Petter v. Commissioner, decided August of 2011, was one of the final nails in the coffin of the Service’s decades-long, public-policy-based argument against the use of valuation clauses in estate planning gift transactions. As part of an estate plan, Anne Y. Petter (taxpayer) made gifts of interests in a limited liability company (LLC) to trusts opened in the names of two of her children and to two donor-advised funds opened with charitable foundations. In order to shield the transfers from taxes, the gifts were expressed as formulas matched to a specific dollar value rather than as a specific number of shares in the LLC. If an audit led to the revaluation of the LLC and the determination that gift tax was due on any portion of the gifts to the trusts, the transfer documents required that only a portion be reallocated to the charitable foundation recipients.5 The reallocation provision distinguishes this type of estate planning technique—referred to as a formula allocation clause—from earlier valuation-based methods.
This estate planning technique is problematic in that it discourages audits by the Service and, in doing so, heightens the risk that the gift will be undervalued and that a considerable portion of the gift will escape taxation. When the Service audited the transaction at issue in Petter, it disregarded the reallocation provision of the transfer document and claimed a tax deficiency of over $2 million. By overriding the Service’s judgment, the Ninth Circuit’s decision has increased the probability that similar sums will escape taxation in the future. The U.S. Tax Court’s recent decision in Wandry v. Commissioner, which builds off Petter, broadens the courts’ permissive stance toward valuation-based methods and further implicates their public policy concerns.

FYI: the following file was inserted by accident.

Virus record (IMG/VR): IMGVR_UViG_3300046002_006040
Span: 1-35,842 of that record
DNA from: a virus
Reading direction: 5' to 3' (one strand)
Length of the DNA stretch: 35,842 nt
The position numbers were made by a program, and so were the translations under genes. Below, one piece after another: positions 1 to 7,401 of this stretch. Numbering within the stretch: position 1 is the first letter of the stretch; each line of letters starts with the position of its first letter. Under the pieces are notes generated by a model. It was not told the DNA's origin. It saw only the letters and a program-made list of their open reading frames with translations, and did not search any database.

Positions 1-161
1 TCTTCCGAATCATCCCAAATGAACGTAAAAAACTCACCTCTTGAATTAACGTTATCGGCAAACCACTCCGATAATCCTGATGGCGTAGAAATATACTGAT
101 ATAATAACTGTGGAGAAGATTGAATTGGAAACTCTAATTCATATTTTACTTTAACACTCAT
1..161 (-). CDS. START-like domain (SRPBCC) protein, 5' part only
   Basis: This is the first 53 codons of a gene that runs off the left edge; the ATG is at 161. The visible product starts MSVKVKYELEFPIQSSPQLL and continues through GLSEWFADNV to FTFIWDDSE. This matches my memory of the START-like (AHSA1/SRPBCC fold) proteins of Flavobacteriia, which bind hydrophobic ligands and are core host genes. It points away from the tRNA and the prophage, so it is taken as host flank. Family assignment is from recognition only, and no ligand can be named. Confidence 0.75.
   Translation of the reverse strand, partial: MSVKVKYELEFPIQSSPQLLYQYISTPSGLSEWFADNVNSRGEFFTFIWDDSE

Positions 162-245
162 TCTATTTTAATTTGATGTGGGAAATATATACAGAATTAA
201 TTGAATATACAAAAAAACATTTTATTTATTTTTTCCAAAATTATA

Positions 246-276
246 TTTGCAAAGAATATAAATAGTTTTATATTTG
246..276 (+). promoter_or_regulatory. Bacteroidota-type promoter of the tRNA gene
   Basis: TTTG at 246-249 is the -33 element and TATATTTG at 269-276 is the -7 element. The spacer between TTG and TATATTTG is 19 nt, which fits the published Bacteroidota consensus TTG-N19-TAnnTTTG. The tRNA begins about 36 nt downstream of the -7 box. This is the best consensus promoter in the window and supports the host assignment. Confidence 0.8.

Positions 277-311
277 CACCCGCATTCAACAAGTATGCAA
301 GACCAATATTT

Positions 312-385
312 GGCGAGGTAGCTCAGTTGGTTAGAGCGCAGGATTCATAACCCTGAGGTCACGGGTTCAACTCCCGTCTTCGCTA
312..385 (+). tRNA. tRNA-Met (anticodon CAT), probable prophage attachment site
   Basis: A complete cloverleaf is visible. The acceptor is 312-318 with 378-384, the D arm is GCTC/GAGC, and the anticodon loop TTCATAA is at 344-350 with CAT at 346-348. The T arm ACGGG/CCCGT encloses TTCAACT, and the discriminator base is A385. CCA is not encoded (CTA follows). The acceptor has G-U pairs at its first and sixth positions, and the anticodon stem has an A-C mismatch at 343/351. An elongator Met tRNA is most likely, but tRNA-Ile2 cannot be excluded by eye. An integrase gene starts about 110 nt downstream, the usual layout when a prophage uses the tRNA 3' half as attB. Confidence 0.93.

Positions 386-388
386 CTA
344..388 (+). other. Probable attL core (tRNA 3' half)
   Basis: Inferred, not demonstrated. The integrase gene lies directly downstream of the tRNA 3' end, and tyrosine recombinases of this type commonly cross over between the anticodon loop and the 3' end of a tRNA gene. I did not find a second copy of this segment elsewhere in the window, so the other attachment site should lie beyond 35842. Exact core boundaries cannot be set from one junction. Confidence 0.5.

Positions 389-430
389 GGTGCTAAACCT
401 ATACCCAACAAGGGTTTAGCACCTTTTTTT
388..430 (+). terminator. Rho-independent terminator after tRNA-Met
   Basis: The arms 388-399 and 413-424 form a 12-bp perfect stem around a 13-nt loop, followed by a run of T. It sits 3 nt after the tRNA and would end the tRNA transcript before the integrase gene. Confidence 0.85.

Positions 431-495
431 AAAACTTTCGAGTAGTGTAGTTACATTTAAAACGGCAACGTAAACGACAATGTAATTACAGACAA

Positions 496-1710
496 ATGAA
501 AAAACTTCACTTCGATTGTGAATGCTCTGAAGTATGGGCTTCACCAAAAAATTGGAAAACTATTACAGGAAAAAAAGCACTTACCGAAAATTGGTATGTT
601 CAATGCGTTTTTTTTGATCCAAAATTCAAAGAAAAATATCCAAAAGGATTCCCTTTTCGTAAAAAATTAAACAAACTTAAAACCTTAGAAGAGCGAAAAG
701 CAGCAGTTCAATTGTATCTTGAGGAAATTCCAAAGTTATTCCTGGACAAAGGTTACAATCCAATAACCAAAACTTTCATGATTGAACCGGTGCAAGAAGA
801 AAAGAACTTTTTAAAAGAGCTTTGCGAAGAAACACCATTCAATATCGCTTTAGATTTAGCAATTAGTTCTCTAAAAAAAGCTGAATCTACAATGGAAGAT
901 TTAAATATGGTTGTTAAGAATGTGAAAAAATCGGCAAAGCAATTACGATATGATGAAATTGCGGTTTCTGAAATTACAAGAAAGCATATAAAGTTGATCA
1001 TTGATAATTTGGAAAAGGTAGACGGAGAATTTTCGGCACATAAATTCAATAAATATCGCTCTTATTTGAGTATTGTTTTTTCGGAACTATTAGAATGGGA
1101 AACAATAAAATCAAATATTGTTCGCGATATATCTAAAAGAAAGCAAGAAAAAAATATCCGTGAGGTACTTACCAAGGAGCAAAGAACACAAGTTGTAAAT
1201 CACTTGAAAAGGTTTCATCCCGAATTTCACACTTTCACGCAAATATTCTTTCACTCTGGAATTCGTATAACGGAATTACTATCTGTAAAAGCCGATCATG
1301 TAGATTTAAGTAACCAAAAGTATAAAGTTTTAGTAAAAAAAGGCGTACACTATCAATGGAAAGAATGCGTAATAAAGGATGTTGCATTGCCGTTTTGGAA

This Note argues that the Ninth Circuit erred in not applying Regulation section 25.2522(c)-3(b)(1) to disallow the taxpayer’s deduction. The court should have considered the understanding of contingent gifts and their public policy implications provided by Commissioner v. Procter. This Note then argues that a plain language reading of Regulation section 25.2522(c)-3(b) (1) is ambiguous and, when read alongside Procter, should also have been resolved in favor of disallowing the deduction.
Part II of this Note provides the background for an analysis of a formula allocation clause gift transaction—the type of transaction at issue in Petter— including a description of the mechanics of the technique and the relevant case law addressing it and other valuation-based methods. Part III describes the specific facts of Petter and provides a summary of the Tax Court and Ninth Circuit’s decisions. Part IV provides an argument for why Procter was relevant both to application of the Regulation and to the public policy considerations at issue and also provides an argument for why the Ninth Circuit’s plain language reading of section 25.2522(c)-3(b)(1) was incomplete. Part V offers a brief conclusion.